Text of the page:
Blair: “I was more popular at the start, but a better leader at the end”

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    3rd November, 2009

    Blair cites pivotal moment for leadership to Madison audience

    Peace envoy, former prime minister points to global change in talk at Drew University

    tblair_MoDBy SALLY CAPONE

    Staff Writer

    Published: Nov 3rd, 8:11 AM

    MADISON – In an ever-changing world where challenges and problems spread more quickly and affect more populations, there is still optimism for the future, said former British Prime Minister Tony Blair at the second Drew Forum lecture of the season.

    “The world will be so much better for my 9-year-old son than it was for my father,” Blair told a packed house Friday, Oct. 30, at the Simon Forum on the campus of Drew University in Madison.

    “It’s a tough time to be a leader – power is shifting fast from the West to the East,” he said, citing the growth in the leading economic nations from G-8 to G-20.

    “The challenges are global – the solutions must be global,” he said.

    Calling himself an advocate for peace, Blair, who served as prime minister from 1997 to 2007, touched on his role in the Northern Ireland Peace Process by helping to negotiate the Good Friday Agreement.

    Middle East Envoy

    He is presently working for the U.S., the United Nations, Russia and the European Union as the Envoy of the Quartet on the Middle East, helping the Palestinians prepare for statehood.

    Blair highlighted four areas of global importance: alliances, China, security issues and the approach to difficult situations.

    “We can’t rely on traditional alliances, and we have to strengthen existing ones like the Atlantic alliance between America and Europe,” he said, calling America and Britain two nations divided by a common language.

    “We need to rethink alliances and also factor in the U.S. in relation to China and Japan,” he said.

    Blair urged more focus on the Pacific Rim as well including India, Brazil and Russia.

    “The world is changing fast.

    “How they come to the table could have a dramatic impact on us,” he said.

    In relation to China’s anticipated emergence as a world power, nations need to have a clear view of what they want, Blair said.

    “We need to know where we are headed and why when China comes into their own and becomes a partner,” he said.

    Security issues are even starker, Blair said.

    “Do we take military action or reach out; we need both ‑ a wise combination of military force and diplomacy,” he urged.

    Blair said he favors talking to Iran, but that Iran should not be allowed a nuclear capability.

    The issue of peace between Israel and a Palestinian state must be resolved, and world leaders should help Palestine to statehood, he added.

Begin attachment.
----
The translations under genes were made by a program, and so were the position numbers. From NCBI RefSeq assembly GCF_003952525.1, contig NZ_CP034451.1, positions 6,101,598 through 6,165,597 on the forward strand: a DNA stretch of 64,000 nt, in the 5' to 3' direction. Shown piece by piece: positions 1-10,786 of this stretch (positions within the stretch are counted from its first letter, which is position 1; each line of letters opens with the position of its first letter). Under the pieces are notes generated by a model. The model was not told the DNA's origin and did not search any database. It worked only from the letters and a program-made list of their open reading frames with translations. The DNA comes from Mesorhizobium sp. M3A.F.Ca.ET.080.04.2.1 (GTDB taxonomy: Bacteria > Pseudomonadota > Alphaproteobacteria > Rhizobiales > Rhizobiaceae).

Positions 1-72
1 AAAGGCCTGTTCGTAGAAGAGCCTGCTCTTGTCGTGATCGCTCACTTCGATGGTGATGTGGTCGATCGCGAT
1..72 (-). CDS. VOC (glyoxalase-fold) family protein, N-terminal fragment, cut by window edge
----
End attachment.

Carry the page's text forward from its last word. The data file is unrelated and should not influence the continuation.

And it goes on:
“We have to be clear in our values and purpose,” he said.

    Politics are either “open” or “closed,” said Blair, who led Britain’s Labour Party from 1994 to 2007, and is the party’s longest-serving prime minister in history.

    “It’s as important as left versus right.

    “Do we become isolationists or realize that the world is coming closer together,” he said.

    Recalling his time as prime minister, Blair observed that the expectations people have of their leaders are impossible to satisfy.

    “This is a really big moment that requires breadth of character and leadership,” he said.

    ‘Sincerity Of My Decision’

    After his 45-minute remarks, several Drew University students asked questions, including Blair’s stand on the invasion of Iraq.

    Disenchantment in Great Britain over mounting casualties and the conduct of the war led to accusations that Blair had misled Parliament, and to his resignation as both Labour Party leader and prime minister in June 2007.

    “The intelligence on WMDs (weapons of mass destruction) was wrong, but (Saddam) Hussein was a threat ‑ the world is a better place without him and his two sons,” Blair responded.

    “All I ask is that you understand my actions were taken on the conviction of the right thing to do ‑ respect the sincerity of my decision,” he appealed.

    Asked if he would accept the position of president of the European Union, Blair declined to comment on his chances to become the EU’s first full-time president when it implements a recent treaty and moves away from rotating leadership.

    While he said he would be the worst judge of his place in history, Blair said he has learned about leadership.

    “It’s what you honestly believe is right,” he said.

    “You are massively judged when you begin and then it broadens.

    “I was more popular at the beginning,” Blair said, “but a better leader at the end.”




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